When the Morrill Act establishing land-grant colleges became the law of the land in 1862, teaching the “agricultural arts” included instruction in the professional care and feeding of farm animals. 

The primary focus of veterinarians was the health of livestock raised for meat and dairy products, as well as the horses and mules that provided the nation’s primary mode of transportation.

Ready to meet the needs of farmers and ranchers, the Colorado Agricultural College launched veterinary education courses in 1879, the same year classes began at the new land-grant college.

After some early leadership challenges, the three-year Doctor of Veterinary Science program became official in 1907. George Glover, one of CAC’s first graduates and first head of the new Department of Veterinary Science, was optimistic about the program’s future, which was also expanding its focus to include care for the dogs and cats that Americans were increasingly bringing into their homes as pets.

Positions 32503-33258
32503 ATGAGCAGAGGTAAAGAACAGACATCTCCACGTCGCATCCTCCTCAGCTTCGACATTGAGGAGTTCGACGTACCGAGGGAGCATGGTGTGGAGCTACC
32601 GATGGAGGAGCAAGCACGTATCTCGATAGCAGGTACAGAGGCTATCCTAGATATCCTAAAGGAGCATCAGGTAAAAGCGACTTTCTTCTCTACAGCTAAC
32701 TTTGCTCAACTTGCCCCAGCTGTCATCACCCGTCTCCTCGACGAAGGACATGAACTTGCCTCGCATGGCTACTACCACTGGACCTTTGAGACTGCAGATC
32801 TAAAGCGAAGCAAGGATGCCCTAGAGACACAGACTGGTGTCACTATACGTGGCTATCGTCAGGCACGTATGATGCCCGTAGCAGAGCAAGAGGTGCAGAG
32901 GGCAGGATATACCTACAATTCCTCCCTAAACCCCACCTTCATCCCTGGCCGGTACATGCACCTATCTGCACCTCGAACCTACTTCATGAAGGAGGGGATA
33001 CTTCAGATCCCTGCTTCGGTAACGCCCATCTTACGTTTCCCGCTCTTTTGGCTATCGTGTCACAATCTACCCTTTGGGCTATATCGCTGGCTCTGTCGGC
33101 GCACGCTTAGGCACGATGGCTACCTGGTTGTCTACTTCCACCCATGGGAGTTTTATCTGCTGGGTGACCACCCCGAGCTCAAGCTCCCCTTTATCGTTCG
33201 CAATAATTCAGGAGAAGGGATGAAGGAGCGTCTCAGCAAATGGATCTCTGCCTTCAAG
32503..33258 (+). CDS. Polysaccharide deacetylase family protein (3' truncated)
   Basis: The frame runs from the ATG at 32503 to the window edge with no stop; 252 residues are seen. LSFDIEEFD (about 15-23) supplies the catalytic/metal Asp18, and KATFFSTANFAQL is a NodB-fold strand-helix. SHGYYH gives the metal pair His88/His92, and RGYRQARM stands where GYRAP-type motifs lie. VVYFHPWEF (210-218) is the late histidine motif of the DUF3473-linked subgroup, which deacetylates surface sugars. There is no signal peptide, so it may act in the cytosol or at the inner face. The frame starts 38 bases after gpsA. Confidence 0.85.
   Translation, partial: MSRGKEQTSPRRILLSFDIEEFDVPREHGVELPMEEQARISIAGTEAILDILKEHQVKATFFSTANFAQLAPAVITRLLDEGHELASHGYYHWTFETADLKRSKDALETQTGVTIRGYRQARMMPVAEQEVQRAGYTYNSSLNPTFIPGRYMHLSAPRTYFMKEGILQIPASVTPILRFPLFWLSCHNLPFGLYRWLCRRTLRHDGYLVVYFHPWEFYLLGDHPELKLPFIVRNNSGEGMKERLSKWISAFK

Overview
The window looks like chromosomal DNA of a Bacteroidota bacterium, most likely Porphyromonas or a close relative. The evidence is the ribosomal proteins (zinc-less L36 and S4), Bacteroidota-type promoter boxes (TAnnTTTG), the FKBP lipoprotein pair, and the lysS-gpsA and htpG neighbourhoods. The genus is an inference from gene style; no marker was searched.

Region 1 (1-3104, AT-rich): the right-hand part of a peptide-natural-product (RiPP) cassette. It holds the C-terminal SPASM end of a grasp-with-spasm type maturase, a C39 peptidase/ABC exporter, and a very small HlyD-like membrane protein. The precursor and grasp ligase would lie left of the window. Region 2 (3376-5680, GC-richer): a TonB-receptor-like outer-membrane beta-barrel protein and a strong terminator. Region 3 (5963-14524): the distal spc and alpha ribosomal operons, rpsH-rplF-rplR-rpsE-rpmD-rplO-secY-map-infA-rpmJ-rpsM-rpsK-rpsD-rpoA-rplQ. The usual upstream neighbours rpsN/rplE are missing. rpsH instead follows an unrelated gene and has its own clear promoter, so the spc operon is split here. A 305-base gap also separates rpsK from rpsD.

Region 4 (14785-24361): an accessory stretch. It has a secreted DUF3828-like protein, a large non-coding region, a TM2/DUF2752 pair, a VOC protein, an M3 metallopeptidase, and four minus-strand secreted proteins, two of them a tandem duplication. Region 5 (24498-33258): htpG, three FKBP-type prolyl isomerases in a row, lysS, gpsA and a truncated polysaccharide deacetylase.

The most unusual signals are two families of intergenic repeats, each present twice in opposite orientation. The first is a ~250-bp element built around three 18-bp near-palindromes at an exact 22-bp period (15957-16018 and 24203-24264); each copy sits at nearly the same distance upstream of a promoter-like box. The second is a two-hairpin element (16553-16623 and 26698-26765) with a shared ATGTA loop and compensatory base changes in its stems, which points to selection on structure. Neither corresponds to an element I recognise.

“We now have a clinic, in number and variety of cases equal to any veterinary college in the land,” Glover said in 1909. “We have treated over a thousand cases a year.”

In 2018, the James L. Voss Veterinary Teaching Hospital at Colorado State University treated 47,000 cases.

CSU Vet Hospital Early Years
CSU Vet School Glover Hospital
the James L. Voss Veterinary Teaching Hospital at CSU

From helping ranchers and farmers maintain food safety to providing compassionate care for animals large and small, veterinary medicine at Colorado State University continues to represent the land-grant values of service, education and research while still meeting the needs of a changing world.